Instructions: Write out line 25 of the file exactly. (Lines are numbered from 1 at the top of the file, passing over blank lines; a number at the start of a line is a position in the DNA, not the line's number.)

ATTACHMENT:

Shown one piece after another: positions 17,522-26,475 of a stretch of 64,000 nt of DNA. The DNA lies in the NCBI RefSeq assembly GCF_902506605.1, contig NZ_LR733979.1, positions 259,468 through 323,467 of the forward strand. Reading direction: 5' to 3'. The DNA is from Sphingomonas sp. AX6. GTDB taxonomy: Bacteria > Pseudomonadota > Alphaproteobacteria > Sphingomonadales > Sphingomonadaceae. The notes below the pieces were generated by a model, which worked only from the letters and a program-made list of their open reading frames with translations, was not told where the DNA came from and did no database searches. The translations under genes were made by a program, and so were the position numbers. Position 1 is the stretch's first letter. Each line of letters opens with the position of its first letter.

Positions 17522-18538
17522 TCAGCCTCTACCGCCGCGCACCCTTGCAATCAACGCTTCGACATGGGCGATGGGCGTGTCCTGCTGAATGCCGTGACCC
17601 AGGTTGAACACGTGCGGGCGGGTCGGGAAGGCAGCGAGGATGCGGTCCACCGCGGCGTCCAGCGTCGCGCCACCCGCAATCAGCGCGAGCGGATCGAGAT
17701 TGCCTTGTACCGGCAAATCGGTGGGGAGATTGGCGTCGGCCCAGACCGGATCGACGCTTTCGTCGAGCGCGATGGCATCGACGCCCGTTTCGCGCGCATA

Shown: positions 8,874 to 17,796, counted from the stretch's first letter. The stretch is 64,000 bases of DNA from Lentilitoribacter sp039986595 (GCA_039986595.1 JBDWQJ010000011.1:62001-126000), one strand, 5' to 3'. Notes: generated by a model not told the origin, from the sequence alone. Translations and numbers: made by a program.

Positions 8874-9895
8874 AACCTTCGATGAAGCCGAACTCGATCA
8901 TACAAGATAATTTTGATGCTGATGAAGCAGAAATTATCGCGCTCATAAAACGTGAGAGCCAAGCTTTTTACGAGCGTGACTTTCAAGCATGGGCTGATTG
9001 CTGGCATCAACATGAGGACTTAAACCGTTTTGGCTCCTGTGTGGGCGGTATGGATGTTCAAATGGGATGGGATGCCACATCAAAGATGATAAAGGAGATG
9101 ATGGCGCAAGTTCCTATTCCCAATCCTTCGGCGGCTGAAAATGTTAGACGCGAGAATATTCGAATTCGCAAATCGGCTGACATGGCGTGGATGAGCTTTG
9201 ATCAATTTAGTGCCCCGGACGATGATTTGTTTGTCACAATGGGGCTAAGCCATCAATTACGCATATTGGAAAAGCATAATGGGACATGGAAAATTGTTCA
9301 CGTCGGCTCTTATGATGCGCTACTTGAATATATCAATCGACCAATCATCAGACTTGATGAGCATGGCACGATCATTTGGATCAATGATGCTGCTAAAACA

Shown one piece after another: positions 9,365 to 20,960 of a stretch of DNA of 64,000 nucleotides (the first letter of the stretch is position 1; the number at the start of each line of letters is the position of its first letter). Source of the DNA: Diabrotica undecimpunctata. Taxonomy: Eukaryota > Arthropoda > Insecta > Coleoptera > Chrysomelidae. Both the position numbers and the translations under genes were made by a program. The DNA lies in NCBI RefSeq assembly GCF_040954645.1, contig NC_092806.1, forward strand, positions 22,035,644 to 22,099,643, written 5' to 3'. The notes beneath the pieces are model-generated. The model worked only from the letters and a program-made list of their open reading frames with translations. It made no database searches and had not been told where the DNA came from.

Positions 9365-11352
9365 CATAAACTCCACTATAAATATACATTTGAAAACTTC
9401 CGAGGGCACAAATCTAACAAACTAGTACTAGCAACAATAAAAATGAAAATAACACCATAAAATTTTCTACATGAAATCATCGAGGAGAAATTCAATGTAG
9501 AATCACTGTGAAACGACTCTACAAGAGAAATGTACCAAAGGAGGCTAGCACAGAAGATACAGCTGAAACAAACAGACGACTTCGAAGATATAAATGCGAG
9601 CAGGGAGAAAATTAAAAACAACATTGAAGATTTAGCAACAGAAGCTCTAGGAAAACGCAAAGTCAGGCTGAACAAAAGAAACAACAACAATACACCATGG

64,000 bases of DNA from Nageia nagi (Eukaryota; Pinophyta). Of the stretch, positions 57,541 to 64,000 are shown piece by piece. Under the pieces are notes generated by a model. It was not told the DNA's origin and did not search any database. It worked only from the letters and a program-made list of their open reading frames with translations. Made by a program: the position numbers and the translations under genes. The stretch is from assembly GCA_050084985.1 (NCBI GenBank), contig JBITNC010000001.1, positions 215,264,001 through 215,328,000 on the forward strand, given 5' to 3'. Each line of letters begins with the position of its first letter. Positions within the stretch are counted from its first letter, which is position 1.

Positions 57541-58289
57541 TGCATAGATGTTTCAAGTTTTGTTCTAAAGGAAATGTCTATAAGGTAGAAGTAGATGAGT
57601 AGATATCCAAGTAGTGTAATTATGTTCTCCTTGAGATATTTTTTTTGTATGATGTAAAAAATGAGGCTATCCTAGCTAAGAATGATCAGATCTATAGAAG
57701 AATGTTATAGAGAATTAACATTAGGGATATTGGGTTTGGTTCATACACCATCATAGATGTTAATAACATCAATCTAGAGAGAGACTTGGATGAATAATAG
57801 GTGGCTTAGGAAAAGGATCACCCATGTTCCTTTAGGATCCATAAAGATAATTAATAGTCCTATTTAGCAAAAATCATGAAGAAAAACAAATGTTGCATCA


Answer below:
57801 GTGGCTTAGGAAAAGGATCACCCATGTTCCTTTAGGATCCATAAAGATAATTAATAGTCCTATTTAGCAAAAATCATGAAGAAAAACAAATGTTGCATCA